Why do I genre hop/genre mix? Short answer: Because I like both sci-fi and fantasy (and historical fiction) and don't feel like picking just one.
I've been thinking about genres and subgenres some here lately, probably partially due to some webinars I've done for work. Some of them I didn't enjoy too much, but the sci-fi and fantasy ones were pretty good. They're available on YouTube, so you can totally watch them if you want. The NoveList training session at the end of each video probably isn't as useful, but if you have a GA library card, you can access NoveList using the GALILEO password. Just ask your local library. It does change every few months. And NoveList is a pretty useful tool.
Anyway, library resource plug over.
I've always found it difficult to choose genres when listing my books on Amazon. For instance, in Across the Stars, they travel on a spaceship to a planet where there is a castle and dungeons and flintlock rifles and swords. They live in a galaxy where other planets use technology, but they choose not to. Technically, it's science fiction, but the feel on-planet, the storyline, the tropes are more fantasy.
Time Captives is primarily fantasy. They go through a portal to a world with elves and merfolk and dragons ruled by an evil queen they have to defeat. But you've also got the Bremsi, a restraint set in the middle of an island that will send a fatal electric shock into anyone with the DNA of the royal family who crosses the border. Which seems a little more sciencey than you typically find in fantasy.
And then there's the Acktorek series I'm working on, which I consider science fiction, but yet I wonder if it would be better considered science fantasy since my "other worlds" concept is really more like fantasy worlds, just some of them have tech.
Twisted Dreams is most blatantly both genres, as one world Liesel is in is a somewhat standard fairy tale fantasy world and the other is straight up interplanetary sci-fi, albeit in a world that is not our own.
Often I wonder if this is part of why I struggle with marketing. Someone in the Realm Makers FB group the other day created a poll asking if you write for a niche market. And the more I think about it, yes, I do. But, like, a bunch of niche markets.
I write for the Narnia fans, the ones who like portal fantasy with rightful heir/chosen one-type tropes. But I also throw in pirates and gladiators and kids from history because I can. And other times spaceships.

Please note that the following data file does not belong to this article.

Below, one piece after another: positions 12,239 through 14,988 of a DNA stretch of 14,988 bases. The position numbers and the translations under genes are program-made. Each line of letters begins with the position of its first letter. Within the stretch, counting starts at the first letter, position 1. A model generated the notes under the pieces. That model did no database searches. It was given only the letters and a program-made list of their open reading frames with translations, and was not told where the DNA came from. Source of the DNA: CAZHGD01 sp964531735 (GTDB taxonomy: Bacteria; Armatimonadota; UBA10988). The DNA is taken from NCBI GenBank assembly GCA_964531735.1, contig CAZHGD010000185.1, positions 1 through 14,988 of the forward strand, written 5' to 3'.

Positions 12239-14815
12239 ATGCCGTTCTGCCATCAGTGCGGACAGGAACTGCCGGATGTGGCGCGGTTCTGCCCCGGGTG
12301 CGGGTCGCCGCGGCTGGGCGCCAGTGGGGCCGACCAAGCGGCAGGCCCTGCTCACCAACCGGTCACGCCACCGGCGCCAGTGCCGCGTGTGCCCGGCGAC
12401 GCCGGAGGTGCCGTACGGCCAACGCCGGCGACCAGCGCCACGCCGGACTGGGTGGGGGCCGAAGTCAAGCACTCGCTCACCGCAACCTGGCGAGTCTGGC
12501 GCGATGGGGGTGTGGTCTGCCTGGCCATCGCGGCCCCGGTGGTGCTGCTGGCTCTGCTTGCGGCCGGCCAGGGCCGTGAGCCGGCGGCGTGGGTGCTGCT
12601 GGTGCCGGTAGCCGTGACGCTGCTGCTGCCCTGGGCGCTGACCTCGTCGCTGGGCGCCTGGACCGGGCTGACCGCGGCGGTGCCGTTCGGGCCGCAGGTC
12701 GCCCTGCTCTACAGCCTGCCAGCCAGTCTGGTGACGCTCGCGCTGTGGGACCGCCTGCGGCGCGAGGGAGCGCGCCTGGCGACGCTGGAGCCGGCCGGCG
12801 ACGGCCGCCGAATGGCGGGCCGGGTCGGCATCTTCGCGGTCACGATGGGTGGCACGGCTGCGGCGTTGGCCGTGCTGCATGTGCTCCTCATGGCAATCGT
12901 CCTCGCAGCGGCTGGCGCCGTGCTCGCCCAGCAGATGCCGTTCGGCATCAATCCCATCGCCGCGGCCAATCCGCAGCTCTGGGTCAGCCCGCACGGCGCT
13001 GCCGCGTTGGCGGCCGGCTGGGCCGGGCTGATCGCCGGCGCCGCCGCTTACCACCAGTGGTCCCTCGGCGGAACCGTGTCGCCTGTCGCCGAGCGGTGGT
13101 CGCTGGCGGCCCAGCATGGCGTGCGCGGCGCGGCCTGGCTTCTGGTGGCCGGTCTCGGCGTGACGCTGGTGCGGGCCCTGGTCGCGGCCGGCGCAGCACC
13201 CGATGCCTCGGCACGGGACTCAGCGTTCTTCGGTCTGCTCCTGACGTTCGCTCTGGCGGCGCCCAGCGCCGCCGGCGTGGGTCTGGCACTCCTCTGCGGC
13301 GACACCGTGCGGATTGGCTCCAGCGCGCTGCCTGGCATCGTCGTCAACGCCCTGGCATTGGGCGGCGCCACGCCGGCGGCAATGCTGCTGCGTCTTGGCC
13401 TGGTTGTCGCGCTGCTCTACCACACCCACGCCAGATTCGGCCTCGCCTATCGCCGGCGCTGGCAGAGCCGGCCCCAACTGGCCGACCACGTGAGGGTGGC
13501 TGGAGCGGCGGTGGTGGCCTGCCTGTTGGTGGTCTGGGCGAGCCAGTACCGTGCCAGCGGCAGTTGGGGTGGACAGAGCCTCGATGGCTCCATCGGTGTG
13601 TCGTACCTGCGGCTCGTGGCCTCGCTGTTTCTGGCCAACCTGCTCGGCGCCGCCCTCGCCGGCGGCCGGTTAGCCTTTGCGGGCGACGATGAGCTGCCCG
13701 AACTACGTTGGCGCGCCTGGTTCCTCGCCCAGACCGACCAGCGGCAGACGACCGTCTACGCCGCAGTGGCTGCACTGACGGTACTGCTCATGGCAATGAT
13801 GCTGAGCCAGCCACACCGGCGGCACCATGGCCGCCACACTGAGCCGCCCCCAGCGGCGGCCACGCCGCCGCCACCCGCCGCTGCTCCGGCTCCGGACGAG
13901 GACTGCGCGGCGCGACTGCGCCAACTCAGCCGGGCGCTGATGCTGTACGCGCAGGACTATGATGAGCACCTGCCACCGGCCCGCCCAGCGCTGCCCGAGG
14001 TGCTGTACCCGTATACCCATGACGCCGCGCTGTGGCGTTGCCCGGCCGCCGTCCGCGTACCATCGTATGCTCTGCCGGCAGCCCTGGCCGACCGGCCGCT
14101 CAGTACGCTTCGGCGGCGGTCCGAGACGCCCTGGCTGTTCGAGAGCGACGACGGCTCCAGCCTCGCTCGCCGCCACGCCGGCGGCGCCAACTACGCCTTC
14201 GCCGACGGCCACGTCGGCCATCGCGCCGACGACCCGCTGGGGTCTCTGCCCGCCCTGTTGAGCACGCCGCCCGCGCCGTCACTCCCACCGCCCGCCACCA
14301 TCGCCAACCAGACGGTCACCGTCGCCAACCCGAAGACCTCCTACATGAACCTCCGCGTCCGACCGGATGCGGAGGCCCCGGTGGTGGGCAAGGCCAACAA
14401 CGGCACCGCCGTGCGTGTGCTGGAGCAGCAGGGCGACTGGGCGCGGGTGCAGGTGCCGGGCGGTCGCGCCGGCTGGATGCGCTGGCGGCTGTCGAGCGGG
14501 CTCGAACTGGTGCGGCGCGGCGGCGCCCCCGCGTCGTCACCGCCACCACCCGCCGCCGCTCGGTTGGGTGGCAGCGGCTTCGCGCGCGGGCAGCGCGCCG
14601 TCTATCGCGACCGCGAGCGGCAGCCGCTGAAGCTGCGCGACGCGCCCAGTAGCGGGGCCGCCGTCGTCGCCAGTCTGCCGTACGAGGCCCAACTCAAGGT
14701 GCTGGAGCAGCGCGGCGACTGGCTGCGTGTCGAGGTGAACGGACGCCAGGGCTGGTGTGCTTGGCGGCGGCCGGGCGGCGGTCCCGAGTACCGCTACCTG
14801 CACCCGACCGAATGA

I write for those who enjoy dystopian and biological experimentation...actually, The Experiment is one of my two most straightforward books regarding genre. But it's so different from Time Captives.
I write for those who like space opera/science fantasy like Star Wars, but I set it in another world so I can write stuff like aliens without the theological implications of actually writing aliens. But still with people who live in castles and have dungeons as easy to escape as the Camelot dungeons that inspired them. And of course biological experimentation because while I can't explain why I love the concept so much, I do.
I write for people who like the superhero genre, which typically is considered a subgenre of sci-fi. But I like completely different other worlds instead of parallel worlds so I can do anything. And I throw in a sprinkling of space opera feel because I like Star Wars and Dickensian London because I like Dickens and strange scenarios to solve that aren't quite sci-fi, but have enough fake science to not be fantasy either because I can.
So I'm a genre mixer. But you know, that's okay. Because while there are a lot of people who read genre fiction, I'm sure there are people out there who like both Star Wars and Lord of the Rings and who also enjoy a good super hero movie. Because isn't that what speculative fiction is all about? Using your imagination to put new and unique twists on all the things you love?
And you know what? I googled what subgenre Doctor Who fits, and discovered what deep down I probably already knew. That while its main genre is sci-fi, it dabbles in basically all the spec fic genres.
So maybe it would be easier to find my market if I wrote straight up genre fiction. In fact, I know it would be. But that's not me. I like too many different things to tie myself down to just one. And it's more fun to soar on the wings of pure imagination, creating something that's a unique blend of Star Wars, Narnia, The Flash, Doctor Who, and something else that's all my own.
I'm a genre mixer and that's who I am.
And I highly doubt I'm the only one.